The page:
Phosphatase of regenerating Liver 2 (PRL2) deficiency impairs kit Signaling and Spermatogenesis

Yuanshu Dong, Lujuan Zhang, Yunpeng Bai, Hong Ming Zhou, Amanda M. Campbell, Hanying Chen, Weidong Yong, Wenjun Zhang, Qi Zeng, Weinian Shou, Zhong-Yin Zhang

Research output: Contribution to journalArticle

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Abstract

Background: The PRLs are oncogenic when overexpressed but their physiological function is not well defined. Results: PRL2-deficient mice exhibit testis hypotrophy, decreased sperm production, and impaired reproductive potential. Conclusion: PRL2 promotes Kit signaling and germ cell survival by down-regulating PTEN. Significance: The study reveals the biological importance of PRL2 in spermatogenesis and identifies PRL2 as a novel target for cancer and male contraception. The Phosphatase of Regenerating Liver (PRL) proteins promote cell signaling and are oncogenic when overexpressed. However, our understanding of PRL function came primarily from studies with cultured cell lines aberrantly or ectopically expressing PRLs. To define the physiological roles of the PRLs, we generated PRL2 knock-out mice to study the effects of PRL deletion in a genetically controlled, organismal model. PRL2- deficient male mice exhibit testicular hypotrophy and impaired spermatogenesis, leading to decreased reproductive capacity. Mechanistically, PRL2 deficiency results in elevated PTEN level in the testis, which attenuates the Kit-PI3K-Akt pathway, resulting in increased germ cell apoptosis. Conversely, increased PRL2 expression in GC-1 cells reduces PTEN level and promotes Akt activation. Our analyses of PRL2-deficient animals suggest that PRL2 is required for spermatogenesis during testis development. The study also reveals that PRL2 promotes Kitmediated PI3K/Akt signaling by reducing the level of PTEN that normally antagonizes the pathway. Given the strong cancer susceptibility to subtle variations in PTEN level, the ability of PRL2 to repress PTEN expression qualifies it as an oncogene and a novel target for developing anti-cancer agents.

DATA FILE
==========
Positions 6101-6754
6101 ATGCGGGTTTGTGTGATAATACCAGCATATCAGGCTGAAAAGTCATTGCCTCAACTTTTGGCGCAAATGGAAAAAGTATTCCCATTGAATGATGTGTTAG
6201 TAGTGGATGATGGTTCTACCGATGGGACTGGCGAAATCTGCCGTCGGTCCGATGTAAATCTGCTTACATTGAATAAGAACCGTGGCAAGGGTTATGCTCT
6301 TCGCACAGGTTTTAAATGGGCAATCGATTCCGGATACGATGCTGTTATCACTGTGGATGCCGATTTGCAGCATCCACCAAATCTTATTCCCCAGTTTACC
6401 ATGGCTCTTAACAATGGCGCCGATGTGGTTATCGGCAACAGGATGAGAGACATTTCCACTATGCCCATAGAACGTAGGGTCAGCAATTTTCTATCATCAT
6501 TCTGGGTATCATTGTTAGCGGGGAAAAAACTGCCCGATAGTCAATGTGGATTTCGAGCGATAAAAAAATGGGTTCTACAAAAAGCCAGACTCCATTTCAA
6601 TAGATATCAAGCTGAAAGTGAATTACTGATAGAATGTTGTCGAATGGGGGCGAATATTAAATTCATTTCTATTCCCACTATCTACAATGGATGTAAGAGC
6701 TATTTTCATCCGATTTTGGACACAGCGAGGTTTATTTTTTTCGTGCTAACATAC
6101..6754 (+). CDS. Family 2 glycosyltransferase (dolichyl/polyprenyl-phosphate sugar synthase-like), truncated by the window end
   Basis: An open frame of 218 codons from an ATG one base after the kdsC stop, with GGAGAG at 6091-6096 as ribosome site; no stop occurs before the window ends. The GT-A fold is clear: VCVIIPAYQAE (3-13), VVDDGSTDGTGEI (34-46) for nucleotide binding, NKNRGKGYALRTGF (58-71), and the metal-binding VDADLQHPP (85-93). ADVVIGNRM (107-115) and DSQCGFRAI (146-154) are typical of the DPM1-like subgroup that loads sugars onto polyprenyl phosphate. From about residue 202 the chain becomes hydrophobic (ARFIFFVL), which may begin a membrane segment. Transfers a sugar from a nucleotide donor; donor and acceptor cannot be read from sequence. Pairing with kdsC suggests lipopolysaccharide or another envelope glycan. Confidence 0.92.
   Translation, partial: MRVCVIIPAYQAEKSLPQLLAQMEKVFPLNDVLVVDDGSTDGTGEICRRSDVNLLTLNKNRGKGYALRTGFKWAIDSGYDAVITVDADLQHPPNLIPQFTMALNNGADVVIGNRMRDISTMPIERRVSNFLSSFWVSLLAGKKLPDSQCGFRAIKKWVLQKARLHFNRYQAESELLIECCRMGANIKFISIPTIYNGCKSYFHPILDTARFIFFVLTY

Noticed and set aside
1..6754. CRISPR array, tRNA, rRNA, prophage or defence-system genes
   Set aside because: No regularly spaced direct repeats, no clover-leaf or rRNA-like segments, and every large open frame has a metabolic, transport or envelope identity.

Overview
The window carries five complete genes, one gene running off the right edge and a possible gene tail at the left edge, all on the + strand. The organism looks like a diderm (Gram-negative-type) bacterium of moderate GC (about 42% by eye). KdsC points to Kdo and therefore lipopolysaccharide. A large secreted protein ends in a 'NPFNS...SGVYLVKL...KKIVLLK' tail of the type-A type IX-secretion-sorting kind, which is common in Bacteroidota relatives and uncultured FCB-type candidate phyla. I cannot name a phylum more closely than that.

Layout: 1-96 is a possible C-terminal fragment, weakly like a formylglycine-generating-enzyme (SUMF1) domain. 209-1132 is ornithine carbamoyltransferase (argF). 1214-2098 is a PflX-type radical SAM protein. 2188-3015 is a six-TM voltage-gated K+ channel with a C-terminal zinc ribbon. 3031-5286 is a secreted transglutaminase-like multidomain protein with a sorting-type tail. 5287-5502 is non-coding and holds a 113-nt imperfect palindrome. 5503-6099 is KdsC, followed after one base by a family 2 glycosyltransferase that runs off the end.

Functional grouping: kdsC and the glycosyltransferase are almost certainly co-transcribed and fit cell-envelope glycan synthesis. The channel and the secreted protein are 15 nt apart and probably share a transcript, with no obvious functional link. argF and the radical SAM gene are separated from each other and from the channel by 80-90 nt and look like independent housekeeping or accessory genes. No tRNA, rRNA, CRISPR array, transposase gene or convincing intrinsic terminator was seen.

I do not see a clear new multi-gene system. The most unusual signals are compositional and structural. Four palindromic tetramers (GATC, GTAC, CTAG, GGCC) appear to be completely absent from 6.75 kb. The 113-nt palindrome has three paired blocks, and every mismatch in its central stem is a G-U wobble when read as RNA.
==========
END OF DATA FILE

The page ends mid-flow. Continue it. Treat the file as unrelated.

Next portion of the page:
Original languageEnglish
Pages (from-to)3799-3810
Number of pages12
JournalJournal of Biological Chemistry
Volume289
Issue number6
DOIs
StatePublished - Feb 7 2014

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Spermatogenesis
Phosphoric Monoester Hydrolases
Liver
Testis
Cells
Phosphatidylinositol 3-Kinases
Germ Cells
Cell signaling
Neoplasms
Contraception
Oncogenes
Knockout Mice
Spermatozoa
Cultured Cells
Cell Survival
Animals

ASJC Scopus subject areas

  • Biochemistry
  • Cell Biology
  • Molecular Biology

Cite this

Phosphatase of regenerating Liver 2 (PRL2) deficiency impairs kit Signaling and Spermatogenesis. / Dong, Yuanshu; Zhang, Lujuan; Bai, Yunpeng; Zhou, Hong Ming; Campbell, Amanda M.; Chen, Hanying; Yong, Weidong; Zhang, Wenjun; Zeng, Qi; Shou, Weinian; Zhang, Zhong-Yin.

In: Journal of Biological Chemistry, Vol. 289, No. 6, 07.02.2014, p. 3799-3810.

Research output: Contribution to journalArticle

Dong, Yuanshu ; Zhang, Lujuan ; Bai, Yunpeng ; Zhou, Hong Ming ; Campbell, Amanda M. ; Chen, Hanying ; Yong, Weidong ; Zhang, Wenjun ; Zeng, Qi ; Shou, Weinian ; Zhang, Zhong-Yin. / Phosphatase of regenerating Liver 2 (PRL2) deficiency impairs kit Signaling and Spermatogenesis. In: Journal of Biological Chemistry. 2014 ; Vol. 289, No. 6. pp. 3799-3810.
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AU - Campbell, Amanda M.

AU - Chen, Hanying

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AB - Background: The PRLs are oncogenic when overexpressed but their physiological function is not well defined. Results: PRL2-deficient mice exhibit testis hypotrophy, decreased sperm production, and impaired reproductive potential. Conclusion: PRL2 promotes Kit signaling and germ cell survival by down-regulating PTEN. Significance: The study reveals the biological importance of PRL2 in spermatogenesis and identifies PRL2 as a novel target for cancer and male contraception. The Phosphatase of Regenerating Liver (PRL) proteins promote cell signaling and are oncogenic when overexpressed. However, our understanding of PRL function came primarily from studies with cultured cell lines aberrantly or ectopically expressing PRLs. To define the physiological roles of the PRLs, we generated PRL2 knock-out mice to study the effects of PRL deletion in a genetically controlled, organismal model. PRL2- deficient male mice exhibit testicular hypotrophy and impaired spermatogenesis, leading to decreased reproductive capacity. Mechanistically, PRL2 deficiency results in elevated PTEN level in the testis, which attenuates the Kit-PI3K-Akt pathway, resulting in increased germ cell apoptosis. Conversely, increased PRL2 expression in GC-1 cells reduces PTEN level and promotes Akt activation. Our analyses of PRL2-deficient animals suggest that PRL2 is required for spermatogenesis during testis development. The study also reveals that PRL2 promotes Kitmediated PI3K/Akt signaling by reducing the level of PTEN that normally antagonizes the pathway. Given the strong cancer susceptibility to subtle variations in PTEN level, the ability of PRL2 to repress PTEN expression qualifies it as an oncogene and a novel target for developing anti-cancer agents.

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